Jewelry Design - Jewelry Design Option AAS Degree Program

http://fitnyc.edu/jewelrydesign

School of Art and Design

Applications accepted for fall only.    NYSED: 00831     HEGIS 5012

The major in Jewelry Design offers qualified students the opportunity to prepare for positions as designers, self-employed jewelers, or executives in the manufacturing of jewelry.

Semester 1Credits
MAJOR AREAJD 113 - Beginning Soldering Techniques1.5
JD 131 - Mechanical Drafting for Jewelers1.5
JD 133 - Introduction to Jewelry Design1.5
JD 172 - Tools, Equipment, and Processes1
JD 114 - Piercing and Sawing Techniques1.5
JD 121 - Wax Carving1
RELATED AREAFA 104 - Sculpture - Basic1.5
FA 141 - Drawing I1.5
GENERAL EDUCATION / ART HISTORYEN 121 - English Composition G13
SC 111 - Introduction to the Physical Sciences G33
Semester 2
MAJOR AREAJD 115 - Metal Forming Techniques: Chasing and Repousse1.5
JD 116 - Costume Jewelry White Metal Models1.5
JD 122 - Jewelry Casting2
JD 134 - Jewelry Design II1.5
JD 171 - Materials and Properties2
JD 173 - Materials and Findings for the Jewelry Industry1
RELATED AREAFA 107 - Basic Design1.5
GENERAL EDUCATION / ART HISTORYchoice - see History of Art and Civilization*3
choice see Requirements*3
Semester 3
MAJOR AREAJD 233 - Jewelry Design III1.5
JD 241 - Introduction to Gemology2
JD 262 - Estimating Costs1
JD 263 - Costume Jewelry Production and Marketing3
JD 231 - Objects Design and Rendering1.5
RELATED AREACG 111 - Survey of Computer Graphics1
DE 101 - Principles of Display and Exhibit Design: Small Scale2
ELECTIVEchoice - General Elective1.5-3
GENERAL EDUCATION / ART HISTORYchoice - see History of Art and Civilization*3
choice - see Requirements*3
Semester 4
MAJOR AREAJD 235 - Fine Jewelry Portfolio1.5
JD 236 - Fashion Jewelry Portfolios1.5
JD 243 - Gemology II1.5
JD 261 - Changes and Trends in Jewelry Design2
RELATED AREACG 212 - Introduction to 3D Computer Modeling2
TD 141 - Nature Studies1.5
GENERAL EDUCATION / ART HISTORYchoice - see Requirements*6
TOTAL CREDIT REQUIREMENTS
GENERAL EDUCATION / ART HISTORY24
MAJOR AREA33
RELATED AREA11
ELECTIVE1.5-3
HEALTH AND/OR PHYS. ED2
 Total Credits: 71.5-73

*Art & Design Programs: FIT's General Education and Art History Requirements 

FIT's Gen Ed courses are organized along the following categories: G1 Basic Communication; G2 Mathematics; G3 Natural Sciences; G4 Social Sciences; G5 Western Civilization; G6 The Arts; G7 Humanities; G8 Foreign Language; G9 Other World Civilizations; G10 American History. 

See list of Gen Ed approved courses under FIT's General Education Requirements and Courses.  An FIT Gen Ed course cannot be used to meet more than one General Education area.  

Associate Degree: (Effective for students entering AAS programs in Fall 2014)

  • Three (3) credits from each required area, totaling 9 credits: G1, G2 and G3
  • Six (6) credits from two (2) different areas in liberal arts courses in G4-G10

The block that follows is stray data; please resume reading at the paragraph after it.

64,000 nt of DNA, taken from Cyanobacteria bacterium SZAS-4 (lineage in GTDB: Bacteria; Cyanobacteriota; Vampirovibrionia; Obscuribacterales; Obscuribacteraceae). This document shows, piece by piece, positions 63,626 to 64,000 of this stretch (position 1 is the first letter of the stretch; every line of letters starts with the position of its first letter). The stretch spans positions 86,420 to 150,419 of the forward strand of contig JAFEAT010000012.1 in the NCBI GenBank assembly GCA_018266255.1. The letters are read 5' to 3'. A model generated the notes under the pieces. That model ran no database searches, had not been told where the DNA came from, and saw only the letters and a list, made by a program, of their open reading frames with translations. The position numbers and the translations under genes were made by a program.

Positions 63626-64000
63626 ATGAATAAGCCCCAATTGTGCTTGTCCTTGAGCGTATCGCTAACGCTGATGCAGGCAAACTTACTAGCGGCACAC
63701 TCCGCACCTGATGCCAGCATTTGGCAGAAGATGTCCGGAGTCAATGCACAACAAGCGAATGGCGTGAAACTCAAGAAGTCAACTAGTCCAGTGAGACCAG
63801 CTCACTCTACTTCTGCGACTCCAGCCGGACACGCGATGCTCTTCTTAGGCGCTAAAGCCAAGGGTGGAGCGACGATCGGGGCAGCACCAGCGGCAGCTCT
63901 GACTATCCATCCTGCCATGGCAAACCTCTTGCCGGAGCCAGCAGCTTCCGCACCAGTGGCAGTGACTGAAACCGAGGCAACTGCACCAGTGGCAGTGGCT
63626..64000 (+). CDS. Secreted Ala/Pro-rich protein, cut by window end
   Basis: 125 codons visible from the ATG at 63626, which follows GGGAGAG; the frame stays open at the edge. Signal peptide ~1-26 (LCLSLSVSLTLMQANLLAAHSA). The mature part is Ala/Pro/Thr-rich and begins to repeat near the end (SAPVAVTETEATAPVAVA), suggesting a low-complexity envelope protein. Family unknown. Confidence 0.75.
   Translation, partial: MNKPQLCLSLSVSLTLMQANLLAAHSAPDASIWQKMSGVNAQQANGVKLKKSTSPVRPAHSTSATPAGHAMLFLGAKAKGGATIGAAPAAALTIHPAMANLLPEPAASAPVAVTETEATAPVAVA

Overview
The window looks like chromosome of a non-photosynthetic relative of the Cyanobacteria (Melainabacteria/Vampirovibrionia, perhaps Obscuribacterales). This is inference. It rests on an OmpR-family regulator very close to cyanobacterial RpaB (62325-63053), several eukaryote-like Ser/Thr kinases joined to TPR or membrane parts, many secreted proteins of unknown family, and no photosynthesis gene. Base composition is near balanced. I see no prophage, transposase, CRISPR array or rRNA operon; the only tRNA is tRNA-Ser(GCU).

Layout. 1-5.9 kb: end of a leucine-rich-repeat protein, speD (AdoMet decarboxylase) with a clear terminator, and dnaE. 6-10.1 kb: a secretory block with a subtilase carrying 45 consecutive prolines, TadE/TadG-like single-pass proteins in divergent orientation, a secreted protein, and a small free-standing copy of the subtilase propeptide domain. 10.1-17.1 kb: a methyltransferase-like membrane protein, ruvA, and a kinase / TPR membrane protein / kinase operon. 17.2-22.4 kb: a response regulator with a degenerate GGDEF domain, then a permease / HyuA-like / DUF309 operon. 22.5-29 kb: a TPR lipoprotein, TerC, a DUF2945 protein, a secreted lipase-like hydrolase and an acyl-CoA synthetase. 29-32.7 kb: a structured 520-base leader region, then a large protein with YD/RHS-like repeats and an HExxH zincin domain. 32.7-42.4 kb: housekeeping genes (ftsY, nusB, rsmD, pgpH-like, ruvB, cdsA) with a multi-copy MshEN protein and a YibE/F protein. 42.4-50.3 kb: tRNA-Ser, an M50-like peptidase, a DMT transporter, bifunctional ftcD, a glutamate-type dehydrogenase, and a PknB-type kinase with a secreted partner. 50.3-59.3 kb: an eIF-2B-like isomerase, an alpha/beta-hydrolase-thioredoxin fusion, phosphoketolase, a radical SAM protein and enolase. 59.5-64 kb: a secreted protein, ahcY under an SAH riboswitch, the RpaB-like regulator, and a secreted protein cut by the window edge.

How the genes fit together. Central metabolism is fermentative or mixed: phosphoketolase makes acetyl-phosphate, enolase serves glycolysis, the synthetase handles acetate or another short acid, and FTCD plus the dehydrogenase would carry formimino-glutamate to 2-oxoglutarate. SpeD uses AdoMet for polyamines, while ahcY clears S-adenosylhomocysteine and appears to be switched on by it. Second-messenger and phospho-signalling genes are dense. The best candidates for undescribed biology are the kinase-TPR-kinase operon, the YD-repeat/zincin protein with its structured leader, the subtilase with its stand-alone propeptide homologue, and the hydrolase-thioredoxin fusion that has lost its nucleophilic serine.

• Three (3) credits of any 200 or 300 level English literature or speech course
  • Six (6) credits from Art/Design History courses.Take HA112, three (3) credits, required for all Art & Design majors plus another three (3) credit HA course                                                           

Certain majors require specific courses. Please review your DARS audit to determine if a particular course is required by your major to meet General Education credits.                          

Upper Division Alternatives:
Graduates of this program are eligible to apply for admission to the Bachelor of Fine Arts programs in Accessories Design, Textile/Surface Design, and Toy Design.

Courses

JD 101 — Introduction to Jewelry Fabrication

2 credits; 1 lecture and 2 lab hours

Basic processes used in the design and creation of jewelry. Students fabricate their own designs in the studio. (G6: Arts).

JD 113 — Beginning Soldering Techniques

1.5 credits; 3 lab hours

Introduces precision techniques in soldering and shaping jewelry. Emphasis is on exact measurements, and control of jewelry tools and soldering torches.
Co-requisite(s): JD 114, JD 121, JD 131, JD 133, and JD 172 or approval of chairperson.

JD 114 — Piercing and Sawing Techniques

1.5 credits; 3 lab hours

Proper use of the jeweler's saw is emphasized and the eye is trained to understand the balance between positive and negative spaces. Students pierce and saw an intricate design in flat sheet stock.
Co-requisite(s): JD 113, JD 121, JD 131, JD 133, and JD 172 or approval of chairperson.

JD 115 — Metal Forming Techniques: Chasing and Repousse

1.5 credits; 3 lab hours

Introduces students to jewelry-forming techniques by making their own dapping and chasing tools by means of forging, annealing, and tempering. Using these tools, objects are created by repousse and other methods.
Prerequisite(s): all first-semester Jewelry Design courses or approval of chairperson "Co-requisite(s): JD 116, JD 122, JD 134, JD 171, and JD 173 or approval of chairperson.

JD 116 — Costume Jewelry White Metal Models

1.5 credits; 3 lab hours

Students learn white metal modelmaking techniques and develop skills in the basic hand and machine processes used in the production of costume jewelry. These models will be made into molds and produced in JD 122.
Prerequisite(s): all first-semester Jewelry Design courses "Co-requisite(s): JD 115, JD 122, JD 134, JD 171, and JD 173 or approval of chairperson.

JD 121 — Wax Carving

1 credit; 2 lab hours

Wax carving of designs suitable for jewelry, stressing illusion and perspective, needed for both brooches and rings. Emphasis is on preparing a design and model for production.
Co-requisite(s): JD 113, JD 114, JD 131, JD 133, and JD 172 or approval of chairperson.

JD 122 — Jewelry Casting

2 credits; 1 lecture and 2 lab hours

Using designs developed in JD 121, students cast, learning the chemistry of alloying metals and the principles in all casting methods. Experience also is acquired in mold-making, spruing, and investing.
Prerequisite(s): JD 121.

JD 131 — Mechanical Drafting for Jewelers

1.5 credits; 3 lab hours

Designed to teach students the fundamentals of mechanical and plan drawing as it applies to materials, mechanisms, concepts, and designs used in jewelry.
Co-requisite(s): JD 113, JD 114, JD 121, JD 133, and JD 172 or approval of chairperson.

JD 133 — Introduction to Jewelry Design

1.5 credits; 3 lab hours